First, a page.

CTFontRef fontRef = CTFontCreateWithName((CFStringRef)CFBridgingRetain(self.font),
                                             24.0f, NULL);

 //apply the current text style
 NSDictionary* attrs = [NSDictionary dictionaryWithObjectsAndKeys:
                       (id)self.color.CGColor, kCTForegroundColorAttributeName,
                       (id)CFBridgingRelease(fontRef), kCTFontAttributeName,
                       (id)self.strokeColor.CGColor, (NSString *) kCTStrokeColorAttributeName,
                       (id)[NSNumber numberWithFloat: self.strokeWidth], (NSString *)kCTStrokeWidthAttributeName,
                       nil];

 [aString appendAttributedString:[[NSAttributedString alloc] initWithString:[parts objectAtIndex:0] attributes:attrs] ];

The "bridging" commands above were added automatically by Xcode, I know its something to do with ARC, but I dont really understand them and so dont know if these are causing the problem!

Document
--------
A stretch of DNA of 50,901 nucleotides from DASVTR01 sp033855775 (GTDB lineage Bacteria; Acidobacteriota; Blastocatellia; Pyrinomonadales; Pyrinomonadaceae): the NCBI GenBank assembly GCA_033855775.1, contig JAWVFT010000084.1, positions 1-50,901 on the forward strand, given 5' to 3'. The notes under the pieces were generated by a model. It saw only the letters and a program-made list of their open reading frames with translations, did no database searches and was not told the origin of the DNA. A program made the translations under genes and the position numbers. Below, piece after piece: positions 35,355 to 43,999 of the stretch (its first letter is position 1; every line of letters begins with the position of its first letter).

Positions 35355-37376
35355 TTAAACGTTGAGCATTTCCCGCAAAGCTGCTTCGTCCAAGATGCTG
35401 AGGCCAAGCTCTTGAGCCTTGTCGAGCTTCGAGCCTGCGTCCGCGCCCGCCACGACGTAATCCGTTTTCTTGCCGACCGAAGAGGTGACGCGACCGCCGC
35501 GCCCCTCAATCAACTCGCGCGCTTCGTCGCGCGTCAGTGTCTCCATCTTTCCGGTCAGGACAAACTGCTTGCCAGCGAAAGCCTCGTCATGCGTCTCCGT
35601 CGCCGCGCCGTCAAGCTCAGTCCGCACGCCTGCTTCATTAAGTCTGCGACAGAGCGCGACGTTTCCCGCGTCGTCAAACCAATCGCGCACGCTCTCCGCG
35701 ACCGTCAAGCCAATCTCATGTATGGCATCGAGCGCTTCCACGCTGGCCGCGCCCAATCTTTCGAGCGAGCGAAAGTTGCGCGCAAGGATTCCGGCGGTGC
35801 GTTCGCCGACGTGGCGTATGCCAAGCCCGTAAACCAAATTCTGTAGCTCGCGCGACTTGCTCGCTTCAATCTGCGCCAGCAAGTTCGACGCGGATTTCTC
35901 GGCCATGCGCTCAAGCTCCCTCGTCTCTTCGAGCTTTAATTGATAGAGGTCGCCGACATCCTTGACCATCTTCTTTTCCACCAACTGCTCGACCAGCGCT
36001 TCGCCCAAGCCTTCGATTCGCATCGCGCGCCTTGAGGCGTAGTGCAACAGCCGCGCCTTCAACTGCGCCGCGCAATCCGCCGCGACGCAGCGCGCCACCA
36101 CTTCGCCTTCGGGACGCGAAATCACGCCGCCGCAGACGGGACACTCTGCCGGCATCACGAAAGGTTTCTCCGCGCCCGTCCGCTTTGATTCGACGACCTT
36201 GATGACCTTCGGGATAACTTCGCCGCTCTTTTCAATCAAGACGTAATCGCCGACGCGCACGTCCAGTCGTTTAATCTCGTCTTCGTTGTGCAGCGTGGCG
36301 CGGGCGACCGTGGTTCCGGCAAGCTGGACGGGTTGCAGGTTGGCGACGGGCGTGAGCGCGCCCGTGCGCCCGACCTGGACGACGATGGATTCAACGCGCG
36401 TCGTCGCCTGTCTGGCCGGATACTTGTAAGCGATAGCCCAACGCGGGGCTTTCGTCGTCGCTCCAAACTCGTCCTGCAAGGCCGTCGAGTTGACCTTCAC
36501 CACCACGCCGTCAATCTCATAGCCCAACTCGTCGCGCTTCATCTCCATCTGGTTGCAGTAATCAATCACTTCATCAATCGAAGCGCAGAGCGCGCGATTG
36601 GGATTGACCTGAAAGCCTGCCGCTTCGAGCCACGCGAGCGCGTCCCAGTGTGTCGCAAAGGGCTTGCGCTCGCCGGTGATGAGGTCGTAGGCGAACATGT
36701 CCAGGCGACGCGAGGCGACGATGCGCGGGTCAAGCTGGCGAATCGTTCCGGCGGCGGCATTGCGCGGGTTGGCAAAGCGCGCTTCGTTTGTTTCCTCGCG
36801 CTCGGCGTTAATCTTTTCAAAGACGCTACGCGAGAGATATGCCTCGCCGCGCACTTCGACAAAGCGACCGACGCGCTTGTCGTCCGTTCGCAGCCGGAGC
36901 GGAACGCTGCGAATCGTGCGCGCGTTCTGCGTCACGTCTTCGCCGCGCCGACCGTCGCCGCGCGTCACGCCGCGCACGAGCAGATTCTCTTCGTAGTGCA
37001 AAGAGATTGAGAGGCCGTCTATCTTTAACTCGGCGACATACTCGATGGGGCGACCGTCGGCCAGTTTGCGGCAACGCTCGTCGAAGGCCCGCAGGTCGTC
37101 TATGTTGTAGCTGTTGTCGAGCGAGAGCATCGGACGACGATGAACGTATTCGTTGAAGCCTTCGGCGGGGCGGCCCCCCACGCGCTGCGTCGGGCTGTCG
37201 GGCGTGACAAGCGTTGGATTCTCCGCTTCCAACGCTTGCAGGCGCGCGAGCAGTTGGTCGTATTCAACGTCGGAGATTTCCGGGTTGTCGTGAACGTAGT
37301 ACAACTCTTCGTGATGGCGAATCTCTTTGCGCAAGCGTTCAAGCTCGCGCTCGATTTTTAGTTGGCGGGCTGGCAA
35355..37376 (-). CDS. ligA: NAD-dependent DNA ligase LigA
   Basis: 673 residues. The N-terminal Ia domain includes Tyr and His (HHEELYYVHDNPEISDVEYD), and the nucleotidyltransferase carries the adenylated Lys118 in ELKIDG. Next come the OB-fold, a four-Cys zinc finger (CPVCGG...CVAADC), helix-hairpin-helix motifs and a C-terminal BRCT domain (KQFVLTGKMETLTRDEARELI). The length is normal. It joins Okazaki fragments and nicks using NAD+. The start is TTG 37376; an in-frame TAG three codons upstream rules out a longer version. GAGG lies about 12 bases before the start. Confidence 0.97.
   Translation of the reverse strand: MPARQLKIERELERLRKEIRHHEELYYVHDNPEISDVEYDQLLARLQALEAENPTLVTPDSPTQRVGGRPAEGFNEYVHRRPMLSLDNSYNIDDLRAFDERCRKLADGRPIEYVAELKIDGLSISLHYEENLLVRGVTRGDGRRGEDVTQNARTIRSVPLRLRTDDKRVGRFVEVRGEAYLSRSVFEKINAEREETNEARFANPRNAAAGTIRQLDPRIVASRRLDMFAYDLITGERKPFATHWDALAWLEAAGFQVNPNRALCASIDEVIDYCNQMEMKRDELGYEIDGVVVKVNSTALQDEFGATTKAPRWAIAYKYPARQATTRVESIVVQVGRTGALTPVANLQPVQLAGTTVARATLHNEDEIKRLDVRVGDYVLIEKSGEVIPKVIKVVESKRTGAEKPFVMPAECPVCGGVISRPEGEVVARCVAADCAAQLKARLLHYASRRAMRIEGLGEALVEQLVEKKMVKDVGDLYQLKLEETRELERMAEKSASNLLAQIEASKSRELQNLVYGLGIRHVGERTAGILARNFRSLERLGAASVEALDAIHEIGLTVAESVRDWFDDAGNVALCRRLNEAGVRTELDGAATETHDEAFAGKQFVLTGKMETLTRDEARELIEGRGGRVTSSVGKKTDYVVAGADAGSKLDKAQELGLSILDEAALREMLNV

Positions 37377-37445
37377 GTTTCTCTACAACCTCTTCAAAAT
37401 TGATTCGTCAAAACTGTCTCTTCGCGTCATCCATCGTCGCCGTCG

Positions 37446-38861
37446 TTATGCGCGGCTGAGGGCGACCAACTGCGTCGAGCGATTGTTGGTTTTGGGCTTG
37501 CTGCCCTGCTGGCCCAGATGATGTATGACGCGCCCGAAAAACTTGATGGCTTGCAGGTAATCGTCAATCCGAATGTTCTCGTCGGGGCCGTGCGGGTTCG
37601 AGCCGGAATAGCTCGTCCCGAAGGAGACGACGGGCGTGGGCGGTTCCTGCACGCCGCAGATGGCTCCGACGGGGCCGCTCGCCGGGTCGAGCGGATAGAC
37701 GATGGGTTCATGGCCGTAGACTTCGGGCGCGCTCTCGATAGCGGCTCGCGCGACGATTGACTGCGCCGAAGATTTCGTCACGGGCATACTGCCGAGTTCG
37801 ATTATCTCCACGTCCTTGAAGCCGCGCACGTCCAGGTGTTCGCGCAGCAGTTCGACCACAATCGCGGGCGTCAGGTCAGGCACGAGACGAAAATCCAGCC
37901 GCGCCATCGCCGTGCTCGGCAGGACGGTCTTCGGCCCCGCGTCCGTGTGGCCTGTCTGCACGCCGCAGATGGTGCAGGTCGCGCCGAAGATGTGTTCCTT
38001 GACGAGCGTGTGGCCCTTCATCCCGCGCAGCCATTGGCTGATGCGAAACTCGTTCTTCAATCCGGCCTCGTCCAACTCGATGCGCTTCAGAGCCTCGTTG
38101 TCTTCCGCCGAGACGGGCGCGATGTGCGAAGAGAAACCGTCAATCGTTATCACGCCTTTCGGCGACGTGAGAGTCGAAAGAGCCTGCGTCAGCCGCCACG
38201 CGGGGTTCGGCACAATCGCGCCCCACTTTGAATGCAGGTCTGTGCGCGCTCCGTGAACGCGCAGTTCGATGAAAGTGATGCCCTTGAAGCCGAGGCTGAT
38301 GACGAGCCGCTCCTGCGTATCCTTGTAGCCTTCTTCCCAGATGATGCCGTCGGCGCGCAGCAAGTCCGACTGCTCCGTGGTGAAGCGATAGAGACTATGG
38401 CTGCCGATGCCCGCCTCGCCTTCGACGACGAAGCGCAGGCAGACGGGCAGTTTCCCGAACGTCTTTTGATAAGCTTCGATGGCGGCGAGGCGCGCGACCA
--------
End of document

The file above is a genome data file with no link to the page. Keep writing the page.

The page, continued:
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2 Answers 2

It looks to me like you must be running in a pre-iOS6 environment - while you might be using the iOS6 SDK, you could be running in the iOS5 simulator. You definitely have a UITextView, if it was iOS6 then setAttributedText: would be fine. Before iOS6 UITextView did not have the attributedText property and so trying to set it would result in 'unknown selector sent to instance'.

If you find this isn't the case check your console output. It probably says just what the unknown selector is...

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Thats what I thought, ive double-checked to see if im in Ios6. Ive also tried passing the uitextview a manually created string (instead of using the string which comes from the parser) to check and it works with that. Im at a complete loss!! –  Giovanni Jun 17 '13 at 23:30
    
So what does the console say - what is the unknown selector? –  Adam Eberbach Jun 17 '13 at 23:32
    
Please see the screenshot added to the original question for the console output –  Giovanni Jun 17 '13 at 23:37
    
Just a thought - would the Parser he's created be making custom attributes which CoreText can use but UITextView cannot? I notice in his custom UIView hes added #import <CoreText/CoreText.h> but as im using the default UIView I havent added coretext functionality to the class? –  Giovanni Jun 17 '13 at 23:46